nanila: (me: art)
([personal profile] nanila Jun. 10th, 2011 11:26 am)
For the last post of this impromptu literary fiction fest, I give you Nigerian writer and professor Chinua Achebe, author of the magnificent Things Fall Apart.

"To me, being an intellectual doesn't mean knowing about intellectual issues; it means taking pleasure in them."

"We cannot trample upon the humanity of others without devaluing our own. The Igbo, always practical, put it concretely in their proverb Onye ji onye n'ani ji onwe ya: "He who will hold another down in the mud must stay in the mud to keep him down." --from The Education of a British-Protected Child: Essays

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nanila: (me: art)
([personal profile] nanila Jun. 8th, 2011 08:52 am)
Nobel prize-winning Turkish author. His lush settings are reflected in the powerful emotional landscapes he creates with his characters. No one seems to do or feel anything by halves in his novels - even their apathy is vividly coloured by their surroundings.

"A letter doesn't communicate by words alone. A letter, just like a book, can be read by smelling it, touching it and fondling it. Thereby, intelligent folk will say, 'Go on then, read what the letter tells you!' whereas the dull-witted will say, 'Go on then, read what he's written!'"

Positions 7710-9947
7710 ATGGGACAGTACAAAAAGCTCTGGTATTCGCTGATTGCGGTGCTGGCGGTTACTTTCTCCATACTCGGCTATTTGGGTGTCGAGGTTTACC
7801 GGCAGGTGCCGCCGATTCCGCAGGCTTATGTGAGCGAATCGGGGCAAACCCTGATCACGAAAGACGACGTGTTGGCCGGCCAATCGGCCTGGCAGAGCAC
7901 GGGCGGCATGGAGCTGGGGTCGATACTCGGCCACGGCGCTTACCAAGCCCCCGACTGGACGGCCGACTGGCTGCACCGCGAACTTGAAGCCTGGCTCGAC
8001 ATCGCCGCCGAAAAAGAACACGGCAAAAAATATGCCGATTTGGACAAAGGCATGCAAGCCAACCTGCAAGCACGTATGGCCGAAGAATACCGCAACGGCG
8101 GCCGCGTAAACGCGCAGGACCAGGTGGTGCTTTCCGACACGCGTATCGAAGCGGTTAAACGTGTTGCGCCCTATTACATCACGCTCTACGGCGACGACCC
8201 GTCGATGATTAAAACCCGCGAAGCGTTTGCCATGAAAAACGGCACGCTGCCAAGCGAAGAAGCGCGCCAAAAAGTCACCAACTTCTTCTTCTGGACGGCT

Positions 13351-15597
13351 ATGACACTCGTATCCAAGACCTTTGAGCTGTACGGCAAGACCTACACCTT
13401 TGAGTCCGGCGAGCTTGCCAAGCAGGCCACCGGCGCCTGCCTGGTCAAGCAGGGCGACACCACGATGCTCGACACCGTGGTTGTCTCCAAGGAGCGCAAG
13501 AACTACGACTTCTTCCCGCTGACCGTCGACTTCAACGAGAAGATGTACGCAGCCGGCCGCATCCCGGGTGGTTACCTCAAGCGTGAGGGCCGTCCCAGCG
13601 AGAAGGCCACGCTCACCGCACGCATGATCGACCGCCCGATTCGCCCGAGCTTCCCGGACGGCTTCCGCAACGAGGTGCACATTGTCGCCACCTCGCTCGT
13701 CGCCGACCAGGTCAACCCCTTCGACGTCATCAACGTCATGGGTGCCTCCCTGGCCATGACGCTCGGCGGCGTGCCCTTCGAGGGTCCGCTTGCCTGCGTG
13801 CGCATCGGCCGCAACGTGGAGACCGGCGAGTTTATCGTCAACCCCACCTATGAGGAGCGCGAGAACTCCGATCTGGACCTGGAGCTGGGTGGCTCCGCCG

"Books, which we mistake for consolation, only add depth to our sorrow. " -- from My Name Is Red

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([personal profile] nanila Jun. 5th, 2011 01:52 pm)
Pakistani novelist. Her most recent book Burnt Shadows effortlessly spans continents, cultures and generations. It includes the most subtle and sensitive portrayals of moderate Muslim life and mixed-race marriage that I’ve ever encountered. It is beautiful and captivating, and if I had my way, everyone would read it.

“War is like disease. Until you’ve had it you don’t know it. But no. That’s a bad comparison. At least with disease everyone thinks it might happen to them one day. You have a pain here, swelling there, a cold which stays and stays. You start to think maybe this is something really bad. But war — countries like yours they always fight wars, but always somewhere else. It’s why you fight more wars than anyone else; because you understand war least of all.” -- from Burnt Shadows

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